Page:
Your sales strategy should be really, really simple...the simpler it is to understand, the more likely your sales team will understand and execute against it.

Your sales strategy should be to educate the customer to the problems he has - and help him solve them.

Everything you do in the marketing/lead generation/sales process should have THAT as your end goal. The mistake most companies make is they make their strategy about THEM - not the customer.

I recently spoke to a group where I asked the question, "What is your sales strategy?" The answers I got indicated that they had done no definitive work on the subject. Isn't that a bit absurd? With as much chatter as there is about the concept of sales strategy - to have done no work on it? None!

So, now that you have your new strategy, your sales tactics - and marketing tactics - should line up to support that. Here are some tips:

--Maybe you publish an article about all the mistakes you observe people making in the process of solving problems.
--Maybe you create a video where you interview a client about the problems they had they didn't know about.
--Maybe you create a speech that you deliver to groups in your area - your niche - where you discuss the Top 10 Problems people experience without your solution.

You get the idea. Do some work on strategy. And when you do, make sure your customer is at the center of it.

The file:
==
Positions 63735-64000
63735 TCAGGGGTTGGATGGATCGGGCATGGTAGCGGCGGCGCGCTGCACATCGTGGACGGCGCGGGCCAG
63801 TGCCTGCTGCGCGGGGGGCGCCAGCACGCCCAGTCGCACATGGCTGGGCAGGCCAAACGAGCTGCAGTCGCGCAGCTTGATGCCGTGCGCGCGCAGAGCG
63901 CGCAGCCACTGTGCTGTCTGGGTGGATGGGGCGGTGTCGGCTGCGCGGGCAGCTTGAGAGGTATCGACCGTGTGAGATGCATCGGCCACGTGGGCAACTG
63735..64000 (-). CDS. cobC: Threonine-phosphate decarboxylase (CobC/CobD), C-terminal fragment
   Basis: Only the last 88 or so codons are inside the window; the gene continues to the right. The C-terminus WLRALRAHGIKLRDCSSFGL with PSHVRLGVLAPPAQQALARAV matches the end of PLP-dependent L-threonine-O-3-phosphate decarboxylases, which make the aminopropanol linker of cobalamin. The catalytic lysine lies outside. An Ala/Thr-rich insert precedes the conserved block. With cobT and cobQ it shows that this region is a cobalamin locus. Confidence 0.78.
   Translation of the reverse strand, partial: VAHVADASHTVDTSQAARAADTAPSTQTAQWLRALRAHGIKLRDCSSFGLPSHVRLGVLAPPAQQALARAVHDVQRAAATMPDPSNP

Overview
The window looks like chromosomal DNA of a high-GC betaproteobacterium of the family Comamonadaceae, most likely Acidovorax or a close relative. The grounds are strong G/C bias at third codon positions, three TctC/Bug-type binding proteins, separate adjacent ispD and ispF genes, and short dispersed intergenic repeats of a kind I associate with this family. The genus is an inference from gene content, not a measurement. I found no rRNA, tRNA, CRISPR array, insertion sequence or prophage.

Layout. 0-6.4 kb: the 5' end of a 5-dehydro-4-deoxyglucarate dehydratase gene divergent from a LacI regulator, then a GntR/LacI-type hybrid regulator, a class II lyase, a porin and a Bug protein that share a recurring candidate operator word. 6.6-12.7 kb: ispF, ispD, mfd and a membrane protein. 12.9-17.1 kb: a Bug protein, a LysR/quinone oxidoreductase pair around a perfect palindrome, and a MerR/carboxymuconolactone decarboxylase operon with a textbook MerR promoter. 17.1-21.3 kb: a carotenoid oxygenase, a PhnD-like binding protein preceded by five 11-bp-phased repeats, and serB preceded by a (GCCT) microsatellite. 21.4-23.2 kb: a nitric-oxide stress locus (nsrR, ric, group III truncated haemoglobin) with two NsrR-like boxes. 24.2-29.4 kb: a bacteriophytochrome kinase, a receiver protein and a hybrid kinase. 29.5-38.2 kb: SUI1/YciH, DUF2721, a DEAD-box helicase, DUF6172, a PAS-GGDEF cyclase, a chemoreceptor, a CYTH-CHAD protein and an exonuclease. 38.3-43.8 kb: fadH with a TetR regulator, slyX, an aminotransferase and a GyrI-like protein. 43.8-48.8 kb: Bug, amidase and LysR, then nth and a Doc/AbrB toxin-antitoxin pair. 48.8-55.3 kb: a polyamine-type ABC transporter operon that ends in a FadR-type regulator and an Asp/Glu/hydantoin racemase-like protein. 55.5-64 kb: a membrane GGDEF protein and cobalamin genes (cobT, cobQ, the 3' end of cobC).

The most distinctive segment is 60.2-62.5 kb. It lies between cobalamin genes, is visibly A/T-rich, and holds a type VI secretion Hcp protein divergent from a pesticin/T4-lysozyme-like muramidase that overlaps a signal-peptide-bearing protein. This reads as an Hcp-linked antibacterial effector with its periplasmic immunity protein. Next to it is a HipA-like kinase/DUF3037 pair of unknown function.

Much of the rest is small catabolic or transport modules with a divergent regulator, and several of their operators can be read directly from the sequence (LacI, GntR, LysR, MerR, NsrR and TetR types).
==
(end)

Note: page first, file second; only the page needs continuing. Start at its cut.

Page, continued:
Bill Caskey is a sales development leader and experimenter. His ideas about selling are convictions about life, money, and meaning. He has coached sales professionals and executives for over 19 years. To learn more, visit his website www.CaskeyTraining.com.
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Thursday, April 1, 2010

What to Do During a Sales Dry Spell

The dry spell...we all go through them, but they can be sales killers - they drain your energy and your spirit. Take this advice from sales trainer Kim Duke and get out of that dry spell as quick as you can!

Years ago I had a goofy boss who looked and acted like Yosemite Sam. Yosemite Sam did however, have a great piece of advice for me when I was going through a nasty sales SLUMP.

Honestly it was a dry spell that was so dry I had sand in my mouth. I wasn't closing any deals and it felt like I was losing contracts far more than I was getting them.

He looked at me with his one eyebrow and said...

"Go out and sell something small. It will build your confidence."

I'm sure I rolled my eyes but I went out and sold something ridiculously small. (I kid you not - I think I sold a non-profit agency some commercials that totaled $300.)
It was easy. Why? Because I thought it was small and therefore I didn't feel pressure.

But I had BROKEN THE DRY SPELL.

And I went on to sell something a little bigger. And then a little bigger than that.
And before you know it - I was back in the game!

Are You Stuck In A Sand-Dune?

Maybe you're having a sales slump right now and quite frankly, you're feeling a little depressed about it. You're probably faking it to your customers and everyone else but deep down you feel DREADFUL. You're freaking out in fact.

It's easy to fix. Get out there and sell something small.

Contact one of your old customers who loves you and fill an order. Offer a Blow-Out offer they can't resist and let them know it only happens once per year and it's because they're such great clients.

You'll break the sales DRY SPELL, it will increase your confidence and you'll be off and running and selling BIG DEALS again. Trust me. It works!

Kim Duke is an unconventional, sassy and savvy sales expert who shows women small biz owners and entrepreneurs how to increase sales in a fun, easy, stress-free way! Learn more and sign up for her free e-zine at www.salesdivas.com